If you want to attend a conference, you will need to track down the registration fee and calculate travel costs, using federal per diem rates, which cover your daily food and incidental costs. 

If you are a faculty member requesting release time, you will need to (1) get the green light from your dean and (2) work with Sarah Miller in Human Resources to compute the correct credit rate.

If you want to purchase software or hardware, check with Information & Educational Technologies (IET) for vendors, estimates, and any support needs.

And if you order equipment, don’t forget to factor in “extra” costs such as shipping or warranties. 

This list is by no means comprehensive, but it’s a good starting point for the most common project requests.

And remember: The more specific your budget, the better. Just like good writing.

And also like good writing, think of your budget like a final draft. If you receive an award, you should have *some* wiggle room for future adjustments, but the key is that you communicate any changes with the funder well in advance.

So what’s next?

The series will return right after Thanksgiving — Dec. 1 — with the next segment, which will focus on collaborating for project success.

Let’s look at the path ahead:

SeptemberPut on your thinking caps …
OctoberData: What problem are you trying to solve?
NovemberBudget: How will you do it?
DecemberCollaboration: Who will you connect with to make this successful?
JanuaryOutcomes: What does this change look like if you’re successful?
FebruarySustainability: Why would this grant be a good investment?
MarchFinish line: Proposal ready to submit! Huzzah!

Until then, here’s your homework checklist to help stay on track:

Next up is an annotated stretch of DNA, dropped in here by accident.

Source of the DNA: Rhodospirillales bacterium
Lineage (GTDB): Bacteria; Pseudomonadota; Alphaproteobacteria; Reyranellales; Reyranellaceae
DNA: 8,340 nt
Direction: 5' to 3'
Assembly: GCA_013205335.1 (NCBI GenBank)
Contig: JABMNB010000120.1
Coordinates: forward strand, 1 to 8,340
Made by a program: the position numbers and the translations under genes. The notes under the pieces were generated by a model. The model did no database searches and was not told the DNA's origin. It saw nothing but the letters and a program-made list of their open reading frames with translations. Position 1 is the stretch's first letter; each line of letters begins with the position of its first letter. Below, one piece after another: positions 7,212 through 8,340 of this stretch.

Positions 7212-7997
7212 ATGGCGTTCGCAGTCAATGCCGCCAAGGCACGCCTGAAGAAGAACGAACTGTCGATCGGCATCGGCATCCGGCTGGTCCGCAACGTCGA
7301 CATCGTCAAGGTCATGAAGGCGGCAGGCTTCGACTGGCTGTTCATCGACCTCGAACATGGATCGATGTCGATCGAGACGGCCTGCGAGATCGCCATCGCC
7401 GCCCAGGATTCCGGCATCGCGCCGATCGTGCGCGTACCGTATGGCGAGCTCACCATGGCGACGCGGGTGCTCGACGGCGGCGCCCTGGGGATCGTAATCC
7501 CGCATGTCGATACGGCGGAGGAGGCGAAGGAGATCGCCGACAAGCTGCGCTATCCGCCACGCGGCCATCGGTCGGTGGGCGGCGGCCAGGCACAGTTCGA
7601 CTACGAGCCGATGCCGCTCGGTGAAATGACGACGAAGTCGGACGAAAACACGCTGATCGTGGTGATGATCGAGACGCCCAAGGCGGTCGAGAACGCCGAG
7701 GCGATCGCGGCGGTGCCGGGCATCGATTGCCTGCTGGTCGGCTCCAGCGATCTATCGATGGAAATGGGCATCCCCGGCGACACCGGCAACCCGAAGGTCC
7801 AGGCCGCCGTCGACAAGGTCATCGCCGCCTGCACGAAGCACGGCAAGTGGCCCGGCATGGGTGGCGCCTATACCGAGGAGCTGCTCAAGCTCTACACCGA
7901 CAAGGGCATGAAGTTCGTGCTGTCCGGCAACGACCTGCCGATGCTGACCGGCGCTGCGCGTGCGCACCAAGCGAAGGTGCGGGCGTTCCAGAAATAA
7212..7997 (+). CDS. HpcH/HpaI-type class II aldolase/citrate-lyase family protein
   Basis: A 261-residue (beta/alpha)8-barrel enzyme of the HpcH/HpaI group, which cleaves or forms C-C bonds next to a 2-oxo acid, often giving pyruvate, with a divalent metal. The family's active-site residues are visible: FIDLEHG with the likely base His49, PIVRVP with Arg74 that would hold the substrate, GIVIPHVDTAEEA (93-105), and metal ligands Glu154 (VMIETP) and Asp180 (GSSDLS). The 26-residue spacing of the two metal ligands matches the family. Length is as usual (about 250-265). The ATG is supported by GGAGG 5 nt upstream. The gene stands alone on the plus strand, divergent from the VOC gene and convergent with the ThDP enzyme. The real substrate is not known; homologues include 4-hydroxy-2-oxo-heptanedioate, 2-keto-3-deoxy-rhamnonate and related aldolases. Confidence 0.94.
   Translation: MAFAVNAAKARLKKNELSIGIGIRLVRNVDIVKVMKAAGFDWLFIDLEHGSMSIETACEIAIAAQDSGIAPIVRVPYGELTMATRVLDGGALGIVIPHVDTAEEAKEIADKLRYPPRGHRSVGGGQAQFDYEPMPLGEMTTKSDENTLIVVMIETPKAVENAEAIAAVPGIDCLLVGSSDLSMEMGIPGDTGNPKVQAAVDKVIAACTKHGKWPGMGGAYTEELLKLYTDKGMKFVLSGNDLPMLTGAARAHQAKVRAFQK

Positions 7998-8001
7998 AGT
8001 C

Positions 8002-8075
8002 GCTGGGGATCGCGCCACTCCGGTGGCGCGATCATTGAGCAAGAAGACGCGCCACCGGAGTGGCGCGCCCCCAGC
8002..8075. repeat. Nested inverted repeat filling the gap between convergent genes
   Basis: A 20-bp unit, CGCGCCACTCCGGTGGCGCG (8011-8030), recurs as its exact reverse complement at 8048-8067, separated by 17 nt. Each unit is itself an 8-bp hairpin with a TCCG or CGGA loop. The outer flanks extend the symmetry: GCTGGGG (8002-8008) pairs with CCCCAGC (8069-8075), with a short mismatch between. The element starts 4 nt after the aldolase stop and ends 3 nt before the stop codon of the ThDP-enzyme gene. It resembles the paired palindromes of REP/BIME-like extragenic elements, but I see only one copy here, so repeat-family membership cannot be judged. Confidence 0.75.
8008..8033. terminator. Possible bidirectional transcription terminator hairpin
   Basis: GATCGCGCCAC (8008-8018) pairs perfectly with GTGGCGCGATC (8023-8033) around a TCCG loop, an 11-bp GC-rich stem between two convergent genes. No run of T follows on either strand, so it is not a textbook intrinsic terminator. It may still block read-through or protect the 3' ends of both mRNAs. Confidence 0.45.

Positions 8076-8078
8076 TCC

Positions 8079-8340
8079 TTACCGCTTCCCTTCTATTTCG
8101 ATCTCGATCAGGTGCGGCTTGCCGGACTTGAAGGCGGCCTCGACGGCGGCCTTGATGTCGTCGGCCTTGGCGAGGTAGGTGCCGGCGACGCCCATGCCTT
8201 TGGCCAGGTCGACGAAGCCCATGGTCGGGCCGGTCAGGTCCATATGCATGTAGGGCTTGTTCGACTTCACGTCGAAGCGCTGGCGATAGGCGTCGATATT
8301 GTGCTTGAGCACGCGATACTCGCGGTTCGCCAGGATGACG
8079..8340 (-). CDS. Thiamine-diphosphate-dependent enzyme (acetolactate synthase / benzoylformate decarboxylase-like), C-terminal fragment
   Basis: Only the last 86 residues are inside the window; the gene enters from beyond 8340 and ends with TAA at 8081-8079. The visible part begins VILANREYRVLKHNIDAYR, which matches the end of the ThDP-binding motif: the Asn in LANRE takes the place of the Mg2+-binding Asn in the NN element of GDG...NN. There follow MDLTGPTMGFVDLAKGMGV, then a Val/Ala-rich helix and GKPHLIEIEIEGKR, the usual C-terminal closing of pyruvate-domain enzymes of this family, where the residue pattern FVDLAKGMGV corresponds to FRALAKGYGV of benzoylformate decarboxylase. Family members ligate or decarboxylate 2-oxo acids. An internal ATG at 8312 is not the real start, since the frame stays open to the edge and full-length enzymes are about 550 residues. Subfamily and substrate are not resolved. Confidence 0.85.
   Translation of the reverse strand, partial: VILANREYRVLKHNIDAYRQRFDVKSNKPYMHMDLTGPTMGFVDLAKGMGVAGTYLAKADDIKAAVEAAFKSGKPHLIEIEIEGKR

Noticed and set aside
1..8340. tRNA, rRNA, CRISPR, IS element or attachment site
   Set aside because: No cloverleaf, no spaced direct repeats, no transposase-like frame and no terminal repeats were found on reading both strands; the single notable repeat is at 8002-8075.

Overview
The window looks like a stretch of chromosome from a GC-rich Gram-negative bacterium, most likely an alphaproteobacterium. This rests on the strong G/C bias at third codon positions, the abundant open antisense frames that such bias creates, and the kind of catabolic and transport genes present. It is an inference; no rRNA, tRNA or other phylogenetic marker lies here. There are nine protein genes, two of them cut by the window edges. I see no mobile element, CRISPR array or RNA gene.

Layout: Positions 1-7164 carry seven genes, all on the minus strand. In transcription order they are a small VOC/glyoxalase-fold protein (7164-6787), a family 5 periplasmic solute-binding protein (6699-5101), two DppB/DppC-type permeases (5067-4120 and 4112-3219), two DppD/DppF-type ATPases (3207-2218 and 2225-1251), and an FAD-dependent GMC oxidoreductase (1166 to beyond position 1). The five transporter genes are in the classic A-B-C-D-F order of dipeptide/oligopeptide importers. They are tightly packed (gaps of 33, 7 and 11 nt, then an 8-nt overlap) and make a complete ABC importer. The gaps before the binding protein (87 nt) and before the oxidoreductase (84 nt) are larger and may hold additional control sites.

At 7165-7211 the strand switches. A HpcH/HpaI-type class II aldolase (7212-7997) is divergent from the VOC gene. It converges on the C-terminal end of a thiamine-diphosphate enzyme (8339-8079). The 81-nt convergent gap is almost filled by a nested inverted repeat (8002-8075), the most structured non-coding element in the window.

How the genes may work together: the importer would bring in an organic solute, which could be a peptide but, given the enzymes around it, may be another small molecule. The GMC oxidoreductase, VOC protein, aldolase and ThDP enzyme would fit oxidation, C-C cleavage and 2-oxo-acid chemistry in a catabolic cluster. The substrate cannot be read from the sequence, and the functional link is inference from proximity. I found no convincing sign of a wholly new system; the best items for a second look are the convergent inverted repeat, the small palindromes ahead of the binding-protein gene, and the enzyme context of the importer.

By the end of November: 

  • Catch up on previous homework assignments from September and October
  • Sketch out a budget. What resources do you need to be successful? Use the budget worksheet in the grant application to get started.
  • Chat about your idea with your dean or supervisor. Ask them: Are there funds already available for your idea (i.e., do you even need a grant)? Will this project be sustainable beyond this grant?
  • Contact your department’s lead purchaser for guidance, or any other department around VWCC that might be impacted. Example: If software/technology is involved, then IET.
  • If you plan to request release time/special assignments, contact Sarah Miller in Human Resources to help compute the correct rate. Note the HR signature required on the budget worksheet.

Please contact Carolyn Payne in the VWCC Educational Foundation for any questions about the Innovation Grant program.

You can do this!


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About Stephanie

Stephanie SeagleStephanie Ogilvie Seagle has served as Grant Specialist at Virginia Western since 2016, but she prefers her honorary title: “Chief Joy Officer.” Stephanie spent most of her career at The Roanoke Times, a daily newspaper, where she served in various news and features roles including “Shoptimist” shopping columnist. She earned a bachelor’s degree in integrative studies at George Mason University and a master’s of arts in liberal studies at Hollins University. Stephanie is a mom to one human daughter and multiple chihuahuas … and is obsessed with reading nonfiction, Halloween, and crafting glow necklaces inspired by the Mill Mountain Star. Glow Roanoke!